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Mon 5 Nov 2007 04:00 AM

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Chain reaction

The worldwide obesity pandemic has opened huge opportunities for the global health and fitness industry. Louise Oakley reports on how the fitness industry in the Middle East is making the most of the current climate.

Chain reaction
Standalone health clubs are proving popular with consumers.
Chain reaction
Physical advantage on the beach.
Chain reaction
Shokk’s interactive Target Wall inspires the young.

Historically, the health and fitness industry in the Middle East has revolved around hotel gyms, country clubs and ladies-only venues.

The facilities themselves are high-end and well kitted out, with a vast range of activities on offer. Abu Dhabi Ladies Club, for example, is set in beautiful grounds next to the beach by Kempinski's Emirates Palace hotel and features a pilates studio, group exercise studio, two tennis courts, a basketball court, a volleyball court, a small spa and food and beverage services along side its 1300-member gym.

The hotel gyms are generally of a similarly high standard, such as those at the Grand Hyatt and Burj Al Arab in Dubai - which is coming up for an upgrade - but often they operate exclusively for hotel guests or offer a very selective, expensive membership, often with a waiting list.

However, the good news, of course, is that the waiting lists mean people are keen to exercise and stay active. The fitness industry therefore has both an opportunity to embrace and a responsibility to fulfil in ensuring there are enough facilities on offer to cater to the needs of consumers across the region.

Widening the appeal

This year there has been a shift in emphasis from hotel gyms to standalone chains.

Often located in shopping malls, adding to their function as total leisure destinations, the clubs offer reasonably priced membership packages accessible to a wide cross section of the general public.

The markets leading this part of the industry in the region are Turkey, as a result of European influences and advances in fitness, and Dubai, thanks to the entrance of Fitness First, which currently operates five full-service health clubs based on its international model.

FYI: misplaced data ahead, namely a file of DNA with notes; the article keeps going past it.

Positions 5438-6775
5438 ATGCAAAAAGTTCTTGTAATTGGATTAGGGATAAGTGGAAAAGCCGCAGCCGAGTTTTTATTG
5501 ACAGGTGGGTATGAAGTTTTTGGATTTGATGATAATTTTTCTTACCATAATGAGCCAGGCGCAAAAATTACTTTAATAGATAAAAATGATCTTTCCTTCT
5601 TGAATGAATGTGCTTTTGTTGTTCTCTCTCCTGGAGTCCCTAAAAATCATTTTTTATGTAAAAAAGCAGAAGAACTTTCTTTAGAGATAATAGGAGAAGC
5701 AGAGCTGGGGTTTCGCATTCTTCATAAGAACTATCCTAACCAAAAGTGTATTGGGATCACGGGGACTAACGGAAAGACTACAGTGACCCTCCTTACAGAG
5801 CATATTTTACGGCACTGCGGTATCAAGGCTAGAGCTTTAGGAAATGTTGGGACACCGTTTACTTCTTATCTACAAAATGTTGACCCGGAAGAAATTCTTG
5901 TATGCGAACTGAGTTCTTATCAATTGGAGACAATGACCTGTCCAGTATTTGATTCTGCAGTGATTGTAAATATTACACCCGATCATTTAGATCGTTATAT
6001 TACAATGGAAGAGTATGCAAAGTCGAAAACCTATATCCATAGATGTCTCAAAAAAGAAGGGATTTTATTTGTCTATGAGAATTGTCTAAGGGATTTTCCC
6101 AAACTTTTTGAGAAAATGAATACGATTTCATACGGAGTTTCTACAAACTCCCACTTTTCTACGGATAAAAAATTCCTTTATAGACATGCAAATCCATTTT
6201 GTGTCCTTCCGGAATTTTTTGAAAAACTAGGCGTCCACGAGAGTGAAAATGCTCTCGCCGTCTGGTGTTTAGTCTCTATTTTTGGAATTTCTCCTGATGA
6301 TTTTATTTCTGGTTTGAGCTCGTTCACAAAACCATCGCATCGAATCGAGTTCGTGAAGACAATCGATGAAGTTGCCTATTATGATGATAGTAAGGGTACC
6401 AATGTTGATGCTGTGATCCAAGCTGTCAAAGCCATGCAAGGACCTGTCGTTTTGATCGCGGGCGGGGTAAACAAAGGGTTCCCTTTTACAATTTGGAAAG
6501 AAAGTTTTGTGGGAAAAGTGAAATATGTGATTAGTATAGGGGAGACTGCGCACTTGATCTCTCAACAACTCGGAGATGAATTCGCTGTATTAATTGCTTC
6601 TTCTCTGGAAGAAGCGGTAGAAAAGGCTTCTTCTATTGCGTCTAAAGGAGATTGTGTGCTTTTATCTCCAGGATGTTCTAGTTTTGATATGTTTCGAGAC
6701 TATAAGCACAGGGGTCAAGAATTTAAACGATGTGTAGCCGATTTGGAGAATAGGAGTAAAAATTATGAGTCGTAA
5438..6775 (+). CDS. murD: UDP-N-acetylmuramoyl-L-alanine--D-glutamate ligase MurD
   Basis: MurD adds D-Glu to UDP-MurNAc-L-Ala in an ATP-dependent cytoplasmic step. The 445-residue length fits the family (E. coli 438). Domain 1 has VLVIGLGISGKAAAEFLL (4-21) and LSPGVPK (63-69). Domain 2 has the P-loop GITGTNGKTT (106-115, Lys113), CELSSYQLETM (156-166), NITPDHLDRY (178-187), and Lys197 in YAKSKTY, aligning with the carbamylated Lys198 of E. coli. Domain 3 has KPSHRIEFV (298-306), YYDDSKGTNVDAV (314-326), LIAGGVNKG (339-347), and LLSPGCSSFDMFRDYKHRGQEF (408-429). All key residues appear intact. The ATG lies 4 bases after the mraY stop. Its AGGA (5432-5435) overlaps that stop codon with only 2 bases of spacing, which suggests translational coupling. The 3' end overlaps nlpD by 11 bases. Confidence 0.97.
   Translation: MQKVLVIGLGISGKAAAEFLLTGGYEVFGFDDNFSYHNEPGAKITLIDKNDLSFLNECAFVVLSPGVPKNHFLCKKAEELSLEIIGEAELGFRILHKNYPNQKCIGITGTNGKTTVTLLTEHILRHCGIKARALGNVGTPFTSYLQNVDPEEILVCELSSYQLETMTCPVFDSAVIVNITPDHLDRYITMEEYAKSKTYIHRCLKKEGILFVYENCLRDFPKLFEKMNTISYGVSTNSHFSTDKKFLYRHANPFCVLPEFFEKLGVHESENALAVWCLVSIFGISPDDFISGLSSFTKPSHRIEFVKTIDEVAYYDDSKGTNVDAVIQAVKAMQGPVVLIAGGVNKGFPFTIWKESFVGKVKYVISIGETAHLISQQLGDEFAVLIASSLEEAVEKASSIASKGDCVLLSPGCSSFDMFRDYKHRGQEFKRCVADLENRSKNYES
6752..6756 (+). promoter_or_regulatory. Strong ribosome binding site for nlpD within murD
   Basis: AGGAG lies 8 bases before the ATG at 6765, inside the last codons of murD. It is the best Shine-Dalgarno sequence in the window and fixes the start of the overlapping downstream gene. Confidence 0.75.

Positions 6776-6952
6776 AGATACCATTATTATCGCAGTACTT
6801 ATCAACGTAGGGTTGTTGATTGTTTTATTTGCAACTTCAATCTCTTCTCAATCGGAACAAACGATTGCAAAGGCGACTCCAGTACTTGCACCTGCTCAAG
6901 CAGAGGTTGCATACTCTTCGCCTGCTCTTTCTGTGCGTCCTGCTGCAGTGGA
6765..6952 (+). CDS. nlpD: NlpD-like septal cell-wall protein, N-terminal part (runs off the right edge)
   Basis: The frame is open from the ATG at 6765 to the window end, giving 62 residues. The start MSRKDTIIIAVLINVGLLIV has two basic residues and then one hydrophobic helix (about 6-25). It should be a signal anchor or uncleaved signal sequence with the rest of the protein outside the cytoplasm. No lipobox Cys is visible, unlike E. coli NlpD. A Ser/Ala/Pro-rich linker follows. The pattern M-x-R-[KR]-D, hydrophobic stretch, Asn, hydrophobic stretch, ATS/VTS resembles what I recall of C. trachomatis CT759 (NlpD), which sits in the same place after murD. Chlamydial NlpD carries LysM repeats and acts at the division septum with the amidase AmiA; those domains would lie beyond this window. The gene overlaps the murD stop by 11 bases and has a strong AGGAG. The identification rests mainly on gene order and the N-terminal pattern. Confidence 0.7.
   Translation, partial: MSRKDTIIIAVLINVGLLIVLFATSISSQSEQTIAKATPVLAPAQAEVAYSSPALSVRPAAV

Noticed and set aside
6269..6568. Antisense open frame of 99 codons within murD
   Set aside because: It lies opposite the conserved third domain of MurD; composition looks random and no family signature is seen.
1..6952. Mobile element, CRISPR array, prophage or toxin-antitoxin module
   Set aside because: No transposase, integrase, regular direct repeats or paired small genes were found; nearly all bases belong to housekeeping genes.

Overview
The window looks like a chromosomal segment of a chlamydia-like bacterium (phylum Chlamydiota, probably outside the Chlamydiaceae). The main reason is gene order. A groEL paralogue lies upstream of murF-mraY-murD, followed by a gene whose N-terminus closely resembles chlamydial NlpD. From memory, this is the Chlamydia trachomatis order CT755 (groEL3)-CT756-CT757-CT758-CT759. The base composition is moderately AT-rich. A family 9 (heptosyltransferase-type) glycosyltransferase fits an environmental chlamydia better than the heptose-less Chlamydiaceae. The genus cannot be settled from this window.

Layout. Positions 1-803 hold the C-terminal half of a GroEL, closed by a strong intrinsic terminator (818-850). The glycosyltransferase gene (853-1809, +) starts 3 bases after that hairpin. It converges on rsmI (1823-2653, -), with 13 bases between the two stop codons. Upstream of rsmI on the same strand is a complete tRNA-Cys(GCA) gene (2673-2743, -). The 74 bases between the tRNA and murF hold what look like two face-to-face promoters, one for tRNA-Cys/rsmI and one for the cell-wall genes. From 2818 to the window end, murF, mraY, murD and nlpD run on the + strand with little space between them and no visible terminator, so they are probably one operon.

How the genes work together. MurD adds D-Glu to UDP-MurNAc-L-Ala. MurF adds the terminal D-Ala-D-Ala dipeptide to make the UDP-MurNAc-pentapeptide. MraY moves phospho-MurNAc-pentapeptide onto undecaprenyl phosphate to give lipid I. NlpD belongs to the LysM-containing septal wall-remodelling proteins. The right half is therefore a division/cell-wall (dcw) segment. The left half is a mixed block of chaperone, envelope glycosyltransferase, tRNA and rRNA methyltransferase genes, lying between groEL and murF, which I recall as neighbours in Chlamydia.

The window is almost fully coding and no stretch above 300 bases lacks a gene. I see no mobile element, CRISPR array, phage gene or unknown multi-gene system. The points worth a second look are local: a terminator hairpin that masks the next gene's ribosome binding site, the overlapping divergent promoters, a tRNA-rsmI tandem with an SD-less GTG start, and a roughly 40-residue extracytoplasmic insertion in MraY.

Turkey, meanwhile, is now home to the Mars Athletic Club (MAC) chain, with the first club now open in Istanbul following a US $6m investment by parent company the Mars Entertainment Group (MEG).

As well as a 15-station gym, the 4700m² club features five fitness studios, a 28-metre pool, a basketball court, ski/snowboard slope, NuSpa area, steamrooms, Turkish baths and a sunbathing terrace. The concept is being rolled out, with six MACs planned across Istanbul and Ankara.

There are also some hidden surprises, such as Gold's Gym Grand in Saudi Arabia - the largest Gold's Gym in the world - and Gold's Gym Egypt, plus Fitness First in Beirut. In fact, Mira Hawa, director of sales and marketing for Mövenpick Hotel and Resort Bierut, which has the largest hotel gym in Lebanon, says fitness is a happening trend in Lebanon.

"Most Lebanese people are very self conscious of their physical appearance and work out to maintain a certain level of attractiveness, but health clubs are also one of the places people go to mingle and relax," says Hawa. "However, member profiles vary from one gym to another. Professionals and older members tend to prefer the services and comfort of hotel gyms, whereas the young and fitness lovers target independent and chain gyms."

More choice in the market

There are not just opportunities available for health club chains though. With consumers currently embracing fitness, there is the potential to offer far more creative and far-reaching activities.

We could soon see the introduction of niche studios providing particular training methods, such as vibration training.

This involves sending vibrations through to muscles at speeds of 20 to 25 times a second through mechanical vibration plates, causing muscles to contract and relax at the same rate. Clinical studies by manufacturers such as Power Plate suggest this can increase muscle tone, strength and flexibility and accelerate the metabolism, as well as aid relaxation by releasing endorphins.

Al Kamda CEO Reg Cox says sales of the Power Plate are higher than ever in the UAE, and he expects that the company will look into developing sales to small, standalone vibration training studios next year.

Children and young people are also benefiting from the development of the industry in the region. As well as youth sports clubs and kids' holiday camps, there is now a growth of youth-specific gyms, thanks to UK youth fitness specialist Shokk.

Currently, Shokk is working with distributors in Israel and Saudi Arabia, namely UniSport and Areka International respectively.

The Oasis Centre, which has recently opened in Riyadh in Saudi Arabia, includes a Shokk gym for young males between the ages of five to 18.

Shokk international manager Jason Brown says the concept has proved so popular that the centre is already planning on adding more equipment.

The company expects future expansion in the region thanks to its joint venture with the énergie Group, a UK-based franchise company specialising in fitness products. Future locations include two sites in Kuwait and one in Dubai.

The popularity of outdoor fitness, such as the military-style boot camps offered by Physical Advantage and Renegade in Dubai, is another reason for health club operators to ensure they are offering the widest choice of facilities and quality service to keep their members coming back.

After all, with temperatures across the region often hitting extreme highs, indoor fitness facilities should surely present an appealing option.

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